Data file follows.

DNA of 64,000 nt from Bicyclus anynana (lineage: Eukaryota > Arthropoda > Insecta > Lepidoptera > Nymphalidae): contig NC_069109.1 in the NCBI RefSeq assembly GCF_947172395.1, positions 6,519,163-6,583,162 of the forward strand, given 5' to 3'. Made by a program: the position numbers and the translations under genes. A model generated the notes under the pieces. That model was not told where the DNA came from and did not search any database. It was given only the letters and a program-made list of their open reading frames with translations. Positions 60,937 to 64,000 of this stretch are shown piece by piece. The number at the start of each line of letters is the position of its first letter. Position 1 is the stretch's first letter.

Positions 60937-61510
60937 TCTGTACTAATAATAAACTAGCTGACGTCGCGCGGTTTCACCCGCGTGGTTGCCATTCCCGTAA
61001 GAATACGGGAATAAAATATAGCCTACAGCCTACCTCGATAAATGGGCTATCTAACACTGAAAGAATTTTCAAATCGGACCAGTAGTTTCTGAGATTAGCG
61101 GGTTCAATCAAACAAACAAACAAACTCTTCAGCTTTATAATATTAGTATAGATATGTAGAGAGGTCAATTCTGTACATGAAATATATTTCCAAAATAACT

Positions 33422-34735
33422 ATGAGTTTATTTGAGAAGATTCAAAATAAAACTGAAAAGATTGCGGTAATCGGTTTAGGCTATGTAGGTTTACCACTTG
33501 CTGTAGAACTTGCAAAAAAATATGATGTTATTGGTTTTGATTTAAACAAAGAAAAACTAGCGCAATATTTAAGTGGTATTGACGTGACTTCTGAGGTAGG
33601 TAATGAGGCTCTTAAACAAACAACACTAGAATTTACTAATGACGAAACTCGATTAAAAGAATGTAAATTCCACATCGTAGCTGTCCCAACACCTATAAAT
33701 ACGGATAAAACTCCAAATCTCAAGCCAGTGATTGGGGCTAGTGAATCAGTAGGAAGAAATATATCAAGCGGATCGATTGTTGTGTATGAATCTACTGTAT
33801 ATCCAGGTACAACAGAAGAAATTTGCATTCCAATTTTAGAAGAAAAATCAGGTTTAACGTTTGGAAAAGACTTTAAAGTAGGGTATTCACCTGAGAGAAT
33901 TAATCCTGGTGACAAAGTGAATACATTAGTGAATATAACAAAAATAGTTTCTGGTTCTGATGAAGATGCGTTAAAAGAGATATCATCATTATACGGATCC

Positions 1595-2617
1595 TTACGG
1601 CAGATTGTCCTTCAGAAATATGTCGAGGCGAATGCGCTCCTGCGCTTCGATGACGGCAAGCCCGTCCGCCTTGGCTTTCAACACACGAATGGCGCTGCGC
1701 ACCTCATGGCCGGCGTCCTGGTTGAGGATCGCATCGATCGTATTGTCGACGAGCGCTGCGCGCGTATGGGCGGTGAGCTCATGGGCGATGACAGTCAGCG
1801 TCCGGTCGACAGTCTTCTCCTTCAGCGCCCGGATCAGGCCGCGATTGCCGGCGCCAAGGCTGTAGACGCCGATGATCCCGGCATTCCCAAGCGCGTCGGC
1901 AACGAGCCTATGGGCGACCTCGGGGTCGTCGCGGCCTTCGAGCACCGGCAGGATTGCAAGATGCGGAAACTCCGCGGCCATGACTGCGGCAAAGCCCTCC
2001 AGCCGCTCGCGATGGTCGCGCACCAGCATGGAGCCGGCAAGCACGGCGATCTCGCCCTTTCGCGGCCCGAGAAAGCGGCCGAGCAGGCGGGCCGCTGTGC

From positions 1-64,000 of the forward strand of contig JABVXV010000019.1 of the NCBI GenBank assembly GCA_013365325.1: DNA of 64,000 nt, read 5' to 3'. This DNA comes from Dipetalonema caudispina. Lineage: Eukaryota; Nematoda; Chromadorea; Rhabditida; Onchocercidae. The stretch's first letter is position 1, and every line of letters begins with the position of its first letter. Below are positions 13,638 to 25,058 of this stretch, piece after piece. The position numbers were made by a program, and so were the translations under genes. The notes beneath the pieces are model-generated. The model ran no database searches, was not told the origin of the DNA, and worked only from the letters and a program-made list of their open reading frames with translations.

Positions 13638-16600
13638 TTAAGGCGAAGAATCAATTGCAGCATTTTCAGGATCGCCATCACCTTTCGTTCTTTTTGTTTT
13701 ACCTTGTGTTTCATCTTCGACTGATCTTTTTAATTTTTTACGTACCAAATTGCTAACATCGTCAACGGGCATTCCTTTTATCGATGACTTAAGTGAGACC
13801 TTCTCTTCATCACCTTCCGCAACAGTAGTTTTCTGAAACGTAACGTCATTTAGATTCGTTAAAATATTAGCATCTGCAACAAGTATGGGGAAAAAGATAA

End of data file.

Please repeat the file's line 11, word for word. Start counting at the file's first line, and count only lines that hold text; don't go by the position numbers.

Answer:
33801 ATCCAGGTACAACAGAAGAAATTTGCATTCCAATTTTAGAAGAAAAATCAGGTTTAACGTTTGGAAAAGACTTTAAAGTAGGGTATTCACCTGAGAGAAT